Springfield, Ill. – State Senator Ron Sandack (R-Downers Grove) said he has partnered with Passages Hospice in Lisle to collect non-perishable food and winter clothing for local residents in need from now until the end of November. The items will be donated to the Greater Chicago Food Depository and Goodwill of Naperville.
“With the upcoming cold winter months, it’s important that as a community, we help where we can for those who are in need,” Sen. Sandack said. “I’m pleased to be able to partner with Passages Hospice in order to promote this food and clothing drive for those throughout our communities.”
Sen. Sandack said the most-needed food items are boxed casseroles, instant potato and rice dishes, hearty soups, and canned vegetables and fruits. Gently used winter clothing, coats, hats and gloves are also needed.
“I encourage people to consider picking up a few extra cans or boxes of food for the drive the next time they go grocery shopping for their family, or to give away a coat that they don’t wear as much anymore,” Sen. Sandack said. “It’s as easy as that and it will go to someone who truly needs it.”
Items can be dropped off at the Passages Hospice office located at 515 Warrenville Road in Lisle. For more information on the drive or about the organization, please call Passages Hospice at 630-824-0400 or visit Passages Hospice on the web at www.passageshospice.com.
The state released its annual School Report Card on Oct. 31 said Sen. Sandack, which showed that despite increased per pupil spending, Illinois schools continue to fail to meet federal standards for “Adequate Yearly Progress” designated in the No Child Left Behind Act.
Also this week, the federal government announced its approval of a controversial Cook County Medicaid expansion, and despite an arbitrator’s ruling on the contentious state facility closures pushed by Gov. Pat Quinn the facility closure struggle continues.
Sen. Sandack said that although the state continues to increase per student spending, many Illinois schools once again to failed to meet federal standards for "Adequate Yearly Progress" set out in the No Child Left Behind Act. However, the reasons behind the statistics are complex say education experts and may say more about the challenges of educating some students than about the overall state of education in Illinois.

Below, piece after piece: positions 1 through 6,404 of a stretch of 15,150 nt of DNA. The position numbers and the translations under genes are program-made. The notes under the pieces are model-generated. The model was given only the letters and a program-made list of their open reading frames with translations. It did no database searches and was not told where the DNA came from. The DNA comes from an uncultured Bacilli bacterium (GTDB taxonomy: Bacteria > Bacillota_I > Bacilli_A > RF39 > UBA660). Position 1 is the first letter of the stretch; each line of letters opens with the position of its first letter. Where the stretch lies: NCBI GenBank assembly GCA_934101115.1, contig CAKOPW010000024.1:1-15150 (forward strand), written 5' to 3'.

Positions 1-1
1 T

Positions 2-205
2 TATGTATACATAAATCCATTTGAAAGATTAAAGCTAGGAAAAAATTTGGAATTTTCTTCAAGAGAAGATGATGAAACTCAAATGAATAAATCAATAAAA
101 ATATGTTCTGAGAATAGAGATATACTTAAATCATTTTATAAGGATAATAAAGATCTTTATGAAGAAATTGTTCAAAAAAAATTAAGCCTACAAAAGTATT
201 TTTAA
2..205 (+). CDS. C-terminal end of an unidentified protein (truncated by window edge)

The Illinois State Board of Education released its annual School Report Card Oct. 31 and the results provide ammunition for all sides in the education debate.
In the latest report, 66 percent of Illinois primary and secondary schools failed to make adequate yearly progress. However, looking only at Illinois High Schools that number climbed to 98 percent. In addition, about half of all high school juniors in the state failed the Prairie State Achievement Examination. On the other hand, more than 80 percent of grade school students passed the Illinois Standards Achievement Test.
At the same time, per pupil spending averaged $11,664 statewide for the 2010-2011 school year, an increase of more than $2,000 since 2007. Average teacher salaries were $66,616, while the average administrator was paid $110,870.
Some critics point to the apparent disconnect between the cost of education and the results. Even education officials have said there is no clear link between spending and student success.
"There is really not a direct correlation between spending and achievement," former State School Superintendent Glenn "Max" McGee told the Chicago Tribune.
The ongoing debate over test scores and school evaluations has led the state to move toward new standards. Beginning next year, the Illinois State Report Cards will be revised with new standards. The state is also seeking a federal waiver from some of the requirements of the No Child Left Behind Act.
For information on how school districts performed, the School Report Cards are available on the Illinois State Board of Education website. Additionally, both the Chicago Tribune and the Chicago Sun-Times have created special sites with tools to review local school districts.
Recently, Gov. Pat Quinn’s fight to close a number of state facilities was bolstered by an arbitrator’s ruling which found that the Quinn administration has taken reasonable steps to work with union workers on closing the facilities, and should be allowed to proceed with shuttering the facilities. In addition, a state board charged with reviewing healthcare facilities, gave the green light to the Governor's plan to close the Jacksonville Development Center, which houses developmentally disabled persons.
Though the arbitrator noted that “the ideal solution” would be to keep the facilities open, he ruled the prison closures would not present a “clear and present danger” to facility employees. However, the American Federation of State, County and Municipal Employees (AFSCME) questioned the arbitrator’s determination; the union has long contended that the state’s correctional system is vastly over-crowded, arguing that closing and consolidating facilities will make circumstances more dangerous for prison employees.
In response, AFSCME has asked an Alexander County judge to retain the current injunction prohibiting closures. AFSCME is also asking the judge to vacate the arbitrator’s opinion, contending state law requires employers to provide a safe work environment. A recent Associated Press investigation revealed that the state had eased security rules for prison transfers, despite promises from the administration that no changes in procedures or policies would take place.